Sudan joins crack down on Arab Spring

The Sudanese government joined its northern neighbors in cracking down on peaceful demonstrations in cities across the country, including in the capital city of Khartoum. Ten months ago, in late December 2011, Khartoum University students protested in the capital in support of the Manasir people, whose homes and livelihoods had been destroyed by a government project to construct a dam. Police responded to these protests by raiding the student dorms at night, beating and arresting 70 students.

In June 2012, increasing discontent among Sudanese students and the ending of government subsidies on food and fuel grew into waves of popular demonstrations calling for regime change and greater freedoms. The Sudanese authorities responded by arresting students and youth leaders, human rights defenders, civil society, political activists, and opposition leaders. An estimated 1,500 protestors were arrested and subjected to torture and other forms of ill-treatment while being held by the NISS. In an attempt to suppress demonstrations, the Sudanese police and security forces frequently target female protestors with sexual and verbal abuse. Over 100 female demonstrators have been detained; among them are 14 women human rights defenders who were held for two months.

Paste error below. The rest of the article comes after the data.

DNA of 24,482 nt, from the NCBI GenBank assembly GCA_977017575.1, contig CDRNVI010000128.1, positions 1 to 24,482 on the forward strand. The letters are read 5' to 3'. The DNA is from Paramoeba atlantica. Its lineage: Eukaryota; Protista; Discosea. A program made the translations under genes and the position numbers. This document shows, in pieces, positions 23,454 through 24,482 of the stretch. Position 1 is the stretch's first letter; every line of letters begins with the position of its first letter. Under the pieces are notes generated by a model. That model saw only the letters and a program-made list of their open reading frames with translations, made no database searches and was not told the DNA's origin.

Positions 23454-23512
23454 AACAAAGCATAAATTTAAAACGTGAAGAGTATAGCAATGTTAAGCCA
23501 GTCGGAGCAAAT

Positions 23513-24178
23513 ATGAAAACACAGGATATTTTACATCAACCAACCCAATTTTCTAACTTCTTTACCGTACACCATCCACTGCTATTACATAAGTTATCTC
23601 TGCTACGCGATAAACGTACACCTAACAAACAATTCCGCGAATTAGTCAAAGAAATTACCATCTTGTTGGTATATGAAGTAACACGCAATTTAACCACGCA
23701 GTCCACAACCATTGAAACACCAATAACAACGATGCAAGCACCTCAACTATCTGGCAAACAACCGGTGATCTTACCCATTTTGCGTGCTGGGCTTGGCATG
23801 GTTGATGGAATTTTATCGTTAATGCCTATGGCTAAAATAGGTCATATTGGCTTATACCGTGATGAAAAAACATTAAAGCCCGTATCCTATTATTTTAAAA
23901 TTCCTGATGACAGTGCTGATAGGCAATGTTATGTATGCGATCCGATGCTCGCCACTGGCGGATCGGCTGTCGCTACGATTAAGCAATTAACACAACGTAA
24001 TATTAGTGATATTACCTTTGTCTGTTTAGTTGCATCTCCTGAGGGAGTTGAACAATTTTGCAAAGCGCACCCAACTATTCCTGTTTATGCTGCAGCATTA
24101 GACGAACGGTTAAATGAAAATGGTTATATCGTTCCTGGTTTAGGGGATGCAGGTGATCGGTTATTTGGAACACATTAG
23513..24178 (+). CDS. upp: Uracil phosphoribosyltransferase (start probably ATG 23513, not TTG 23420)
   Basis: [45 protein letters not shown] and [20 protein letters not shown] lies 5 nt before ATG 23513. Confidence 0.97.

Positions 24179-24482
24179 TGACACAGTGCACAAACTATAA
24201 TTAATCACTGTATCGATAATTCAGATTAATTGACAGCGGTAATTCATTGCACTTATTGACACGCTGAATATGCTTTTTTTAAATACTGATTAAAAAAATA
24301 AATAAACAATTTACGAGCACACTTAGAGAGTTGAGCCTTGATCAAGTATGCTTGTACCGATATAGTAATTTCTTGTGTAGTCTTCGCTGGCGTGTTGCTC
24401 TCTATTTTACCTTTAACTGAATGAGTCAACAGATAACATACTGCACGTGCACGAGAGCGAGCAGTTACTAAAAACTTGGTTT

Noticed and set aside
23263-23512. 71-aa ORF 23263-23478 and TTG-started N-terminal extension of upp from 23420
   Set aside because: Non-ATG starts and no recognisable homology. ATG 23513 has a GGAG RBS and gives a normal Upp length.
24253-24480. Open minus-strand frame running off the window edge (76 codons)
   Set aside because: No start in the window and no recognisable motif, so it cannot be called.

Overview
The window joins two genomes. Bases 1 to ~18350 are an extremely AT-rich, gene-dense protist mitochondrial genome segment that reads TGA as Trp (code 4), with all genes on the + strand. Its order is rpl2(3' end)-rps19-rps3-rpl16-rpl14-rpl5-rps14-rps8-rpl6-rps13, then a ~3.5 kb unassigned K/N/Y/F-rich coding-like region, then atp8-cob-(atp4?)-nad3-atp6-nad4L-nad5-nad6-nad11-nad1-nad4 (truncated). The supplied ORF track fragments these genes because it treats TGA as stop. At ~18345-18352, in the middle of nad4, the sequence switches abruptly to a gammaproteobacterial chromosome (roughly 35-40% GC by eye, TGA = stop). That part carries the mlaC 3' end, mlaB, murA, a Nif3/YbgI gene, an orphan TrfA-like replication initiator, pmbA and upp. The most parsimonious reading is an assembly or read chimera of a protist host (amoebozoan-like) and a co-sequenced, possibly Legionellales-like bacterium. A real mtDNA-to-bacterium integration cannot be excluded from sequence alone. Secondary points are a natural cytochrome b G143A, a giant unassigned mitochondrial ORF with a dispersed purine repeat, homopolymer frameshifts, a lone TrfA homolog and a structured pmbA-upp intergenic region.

Sudanese police have used clubs, rubber bullets and tear gas fired at close range, and in some cases live ammunition used against protestors. Recently, excessive use of force led to the death of 10 people, many of them high school students, when police used live ammunition on demonstrators in Nyala in Southern Darfur. Police also shot heavy machine guns into the air, leading to the injury of several civilians in their homes. No one has been held accountable for the incident.